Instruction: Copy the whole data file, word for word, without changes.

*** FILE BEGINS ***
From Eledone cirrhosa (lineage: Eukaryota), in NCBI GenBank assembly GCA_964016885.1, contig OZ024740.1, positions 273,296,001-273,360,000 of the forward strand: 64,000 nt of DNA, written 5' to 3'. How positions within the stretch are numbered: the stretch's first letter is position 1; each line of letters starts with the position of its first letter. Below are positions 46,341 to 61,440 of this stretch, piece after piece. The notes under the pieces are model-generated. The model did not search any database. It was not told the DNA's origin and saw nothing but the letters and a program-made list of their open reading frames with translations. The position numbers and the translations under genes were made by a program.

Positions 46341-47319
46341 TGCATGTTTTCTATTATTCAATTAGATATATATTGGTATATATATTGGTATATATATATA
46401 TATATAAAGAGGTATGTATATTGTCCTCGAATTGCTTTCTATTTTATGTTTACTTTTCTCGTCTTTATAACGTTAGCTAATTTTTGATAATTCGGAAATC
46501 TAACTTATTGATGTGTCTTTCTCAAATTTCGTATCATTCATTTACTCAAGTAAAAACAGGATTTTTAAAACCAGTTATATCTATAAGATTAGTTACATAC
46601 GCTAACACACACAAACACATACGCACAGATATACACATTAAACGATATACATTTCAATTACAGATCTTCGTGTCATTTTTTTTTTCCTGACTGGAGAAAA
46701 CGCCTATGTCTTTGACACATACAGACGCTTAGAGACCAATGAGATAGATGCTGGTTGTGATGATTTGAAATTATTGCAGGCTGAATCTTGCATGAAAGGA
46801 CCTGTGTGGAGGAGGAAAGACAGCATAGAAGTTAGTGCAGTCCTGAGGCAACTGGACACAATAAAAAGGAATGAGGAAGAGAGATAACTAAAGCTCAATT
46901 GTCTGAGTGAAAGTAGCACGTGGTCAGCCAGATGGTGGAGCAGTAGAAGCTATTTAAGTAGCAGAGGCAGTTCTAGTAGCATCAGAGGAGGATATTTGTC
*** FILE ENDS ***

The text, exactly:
From Eledone cirrhosa (lineage: Eukaryota), in NCBI GenBank assembly GCA_964016885.1, contig OZ024740.1, positions 273,296,001-273,360,000 of the forward strand: 64,000 nt of DNA, written 5' to 3'. How positions within the stretch are numbered: the stretch's first letter is position 1; each line of letters starts with the position of its first letter. Below are positions 46,341 to 61,440 of this stretch, piece after piece. The notes under the pieces are model-generated. The model did not search any database. It was not told the DNA's origin and saw nothing but the letters and a program-made list of their open reading frames with translations. The position numbers and the translations under genes were made by a program.

Positions 46341-47319
46341 TGCATGTTTTCTATTATTCAATTAGATATATATTGGTATATATATTGGTATATATATATA
46401 TATATAAAGAGGTATGTATATTGTCCTCGAATTGCTTTCTATTTTATGTTTACTTTTCTCGTCTTTATAACGTTAGCTAATTTTTGATAATTCGGAAATC
46501 TAACTTATTGATGTGTCTTTCTCAAATTTCGTATCATTCATTTACTCAAGTAAAAACAGGATTTTTAAAACCAGTTATATCTATAAGATTAGTTACATAC
46601 GCTAACACACACAAACACATACGCACAGATATACACATTAAACGATATACATTTCAATTACAGATCTTCGTGTCATTTTTTTTTTCCTGACTGGAGAAAA
46701 CGCCTATGTCTTTGACACATACAGACGCTTAGAGACCAATGAGATAGATGCTGGTTGTGATGATTTGAAATTATTGCAGGCTGAATCTTGCATGAAAGGA
46801 CCTGTGTGGAGGAGGAAAGACAGCATAGAAGTTAGTGCAGTCCTGAGGCAACTGGACACAATAAAAAGGAATGAGGAAGAGAGATAACTAAAGCTCAATT
46901 GTCTGAGTGAAAGTAGCACGTGGTCAGCCAGATGGTGGAGCAGTAGAAGCTATTTAAGTAGCAGAGGCAGTTCTAGTAGCATCAGAGGAGGATATTTGTC